A striking Messiah in Frankfurt with its contrariety and visuality



Premiered in Royal Danish Opera in Copenhagen in 2012, Australian director David Freeman’s adaptation of Handel’s Messiah oratorio is staged by Frankfurt Opera this season. I had the chance of watching Handel’s Messiah, which premiered on 27th March of this year, at the evening of 10th April, on the stage of this award-winning opera company of the city, and it was an astonishing show with its unusual theatrical quality, creative video usage, impressive light usage that formed Caravaggio paintings-like contrasts.

David Freeman turned English composer of German origin, G.F. Handel’s greatest work, Messiah to nearly an opera with its setting, costumes and action. As you can guess, he carried the time and place to our day and brought the audience in the middle of a war that is taking place in our day. Even though it is not clear which war in which geographical domain it is, from the fact that Freeman said he was inspired from it while he was thinking about Messiah directing, we can say that he chose Bosnia War which was the home of many slaughters and pain, in Balkan domain. However, don’t assume that the actors of the war and the events that took place in the war were endued on Messiah oratorio or some characterizations were made by the director. Think Freeman’s effort as an independent influence he took from the work and an attempt of adding some theatrical quality to the parts with arias and chorus.

For example, at the beginning of the work, we see inching along, crawling people through the auditorium, who are affected by fear and tedium of the war, are taking shelter in a torn down building that seems to have taken a hit from a bomb, while the overture was played. In the scene which Virgin Mary gives birth to Jesus, the same people throw that intimidation off them and hug each other with joy (a light of hope that will save us can dawn even in the most desperate moments). In the scene of crucifixion of Jesus, before being sent to crucifix, people spit on Jesus’s face, one by one. I have to lay emphasis on the great job that choreographer Julian Moss made.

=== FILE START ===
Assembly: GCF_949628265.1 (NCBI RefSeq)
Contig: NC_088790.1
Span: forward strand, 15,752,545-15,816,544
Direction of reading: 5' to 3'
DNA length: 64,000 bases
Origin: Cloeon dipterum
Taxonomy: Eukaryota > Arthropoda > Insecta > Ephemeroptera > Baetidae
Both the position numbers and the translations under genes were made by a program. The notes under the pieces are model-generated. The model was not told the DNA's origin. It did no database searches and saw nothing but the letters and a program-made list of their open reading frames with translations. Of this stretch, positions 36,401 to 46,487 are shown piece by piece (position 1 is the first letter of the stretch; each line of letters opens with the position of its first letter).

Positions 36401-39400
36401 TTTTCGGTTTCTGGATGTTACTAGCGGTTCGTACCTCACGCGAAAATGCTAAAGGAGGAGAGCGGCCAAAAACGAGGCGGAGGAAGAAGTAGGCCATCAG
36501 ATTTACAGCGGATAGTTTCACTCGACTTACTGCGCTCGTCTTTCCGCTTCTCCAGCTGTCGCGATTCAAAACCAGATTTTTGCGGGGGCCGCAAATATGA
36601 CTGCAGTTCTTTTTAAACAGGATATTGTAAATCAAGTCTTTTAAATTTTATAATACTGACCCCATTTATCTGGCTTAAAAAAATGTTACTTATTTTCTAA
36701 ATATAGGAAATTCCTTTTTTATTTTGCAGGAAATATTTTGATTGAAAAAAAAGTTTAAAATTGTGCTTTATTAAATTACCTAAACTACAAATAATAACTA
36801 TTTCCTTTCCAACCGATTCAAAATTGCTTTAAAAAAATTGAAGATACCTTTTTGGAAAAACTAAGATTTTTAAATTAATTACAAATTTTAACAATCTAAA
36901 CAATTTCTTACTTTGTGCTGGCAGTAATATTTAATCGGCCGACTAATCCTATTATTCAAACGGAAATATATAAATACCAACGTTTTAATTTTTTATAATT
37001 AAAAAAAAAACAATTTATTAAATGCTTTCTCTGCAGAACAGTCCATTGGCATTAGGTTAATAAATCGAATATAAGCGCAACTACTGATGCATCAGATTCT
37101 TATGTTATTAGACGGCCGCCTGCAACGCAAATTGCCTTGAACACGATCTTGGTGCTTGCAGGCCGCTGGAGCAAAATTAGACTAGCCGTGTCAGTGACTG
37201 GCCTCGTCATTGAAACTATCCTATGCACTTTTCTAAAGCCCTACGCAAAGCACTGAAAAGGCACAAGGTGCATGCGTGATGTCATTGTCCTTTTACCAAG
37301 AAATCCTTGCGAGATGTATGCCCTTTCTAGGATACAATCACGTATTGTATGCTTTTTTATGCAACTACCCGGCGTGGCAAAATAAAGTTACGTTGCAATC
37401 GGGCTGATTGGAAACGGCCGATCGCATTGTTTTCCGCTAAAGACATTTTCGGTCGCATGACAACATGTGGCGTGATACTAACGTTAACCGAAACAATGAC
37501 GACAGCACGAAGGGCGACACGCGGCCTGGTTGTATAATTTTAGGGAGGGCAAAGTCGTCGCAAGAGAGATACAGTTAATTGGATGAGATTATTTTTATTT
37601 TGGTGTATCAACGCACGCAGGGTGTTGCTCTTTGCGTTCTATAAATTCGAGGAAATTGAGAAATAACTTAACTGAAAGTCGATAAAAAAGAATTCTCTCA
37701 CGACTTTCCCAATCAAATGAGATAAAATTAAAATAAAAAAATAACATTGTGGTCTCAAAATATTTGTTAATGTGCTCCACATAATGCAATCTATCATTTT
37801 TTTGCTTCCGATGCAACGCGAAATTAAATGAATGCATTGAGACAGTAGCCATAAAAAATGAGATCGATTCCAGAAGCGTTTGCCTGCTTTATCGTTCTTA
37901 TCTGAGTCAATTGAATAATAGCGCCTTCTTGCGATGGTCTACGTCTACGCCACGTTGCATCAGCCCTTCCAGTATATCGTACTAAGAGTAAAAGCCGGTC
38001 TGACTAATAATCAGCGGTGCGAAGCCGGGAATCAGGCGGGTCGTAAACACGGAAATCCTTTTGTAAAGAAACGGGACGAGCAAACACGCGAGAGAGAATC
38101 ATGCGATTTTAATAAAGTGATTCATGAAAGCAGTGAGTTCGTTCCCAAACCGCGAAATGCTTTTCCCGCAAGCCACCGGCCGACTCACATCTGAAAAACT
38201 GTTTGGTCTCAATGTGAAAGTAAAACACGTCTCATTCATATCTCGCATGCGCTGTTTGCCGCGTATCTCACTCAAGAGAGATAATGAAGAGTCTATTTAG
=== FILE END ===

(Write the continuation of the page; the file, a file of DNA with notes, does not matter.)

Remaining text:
At the beginning of my article, I’ve mentioned that we’ve seen some scenes resembling the paintings of Caravaggio because of the light-shadow contrasts in Wolfgang Göbbel’s usage of light. Last year, during my Naples visit, I came across an impressive stage performance that I haven’t come across before in a church. It was a half an hour long performance of Neapolitan art students in which they were “freezing” the scenes from the unforgettable paintings of the Italian painter Caravaggio, after a few seconds of preparation time. It wasn’t a coincidence that I remembered this Caravaggio performance in Naples, while watching Freeman’s Messiah dramatization. What we watched on the stage of Frankfurt Opera was not an exhibition of Caravaggio’s paintings, but transferring the recitative-aria and chorus parts of Handel’s Messiah oratorio to the stage as a dramatization. When you read what I try to write down in here, you can remember Bach’s passions that were staged by the famous director Peter Sellers, with the collaboration of Berlin Philharmonic Orchestra, conducted by Simon Rattle. However, as I indicated at the beginning, I should emphasize that Freeman’s effort was beyond Sellers’s concept, theatrical-wise.

I cannot praise Wolfgang Göbbel’s usage of light enough. It was mostly his striking light-shadow games that the theatrical quality, which the director tried to perform on the stage, was this effective. We should also applause the tasteful costumes of Louie Whitemore, which were in compliance with the Sahara yellow of the ruined building, not overdone and not claiming to be rags. It was a very interesting fact that Jesus was half naked, wearing only his jeans, during crucifixion, after he faced an oppression and torment.

Photos: Barbara Aumüller

However, in my opinion, what more interesting than crucifying Jesus with his jeans was, a pylon, which was placed on the left part of the stage under Freeman’s direction, functioned as a crucifix. The ‘crucifix’ that was brought forward with an impressing lighting, was one of the most extraordinary visualities of Messiah that had a striking effect on the audience. The moving video projections that were reflected by Lanterna Vision, to the background of David Roger’s building setting, were generally functioning as a more popular means to emphasize what was told on the stage with the choreography, though sometimes they became a bit provocative (one of the videos that was showed in the performance I watched even caused a verbal attack from one of the audience).

Prepared by Tilman Michael, Frankfurt Opera Chorus made a strong impression on the audience with their skilfulness in singing in a large, dynamic area ranging from piano to forte. We listened to many young and very talented soloists. With his deep and good timbre voice, bass Vuyani Mlinde did his hard duty satisfactorily. Tenor Martin Mitterutzner, alto Katharina Magiera, sopranos Elizabeth Reiter and Juanita Lascarro were the elements of crowning the Messiah’s success, with their beautiful voices and successful acting. Surely, we need to highlight the clean playing of Frankfurt Opera and Museum Orchestra (in other words, Frankfurt Opera’s resident orchestra) conducted by Markus Poschner, and Poschner’s delicate conducting that pays attention to nuances. Of course a high level early period music ensemble can create a more refined and smooth interpretation of Messiah, but in my opinion, the orchestra conducted by Poschner succeeded one of the most satisfying Messiah performances that we can listen from an opera orchestra.

David Freeman’s Messiah adaptation can be seen till 4th June 2016 at Frankfurt Opera.

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Serhan Bali, Frankfurt



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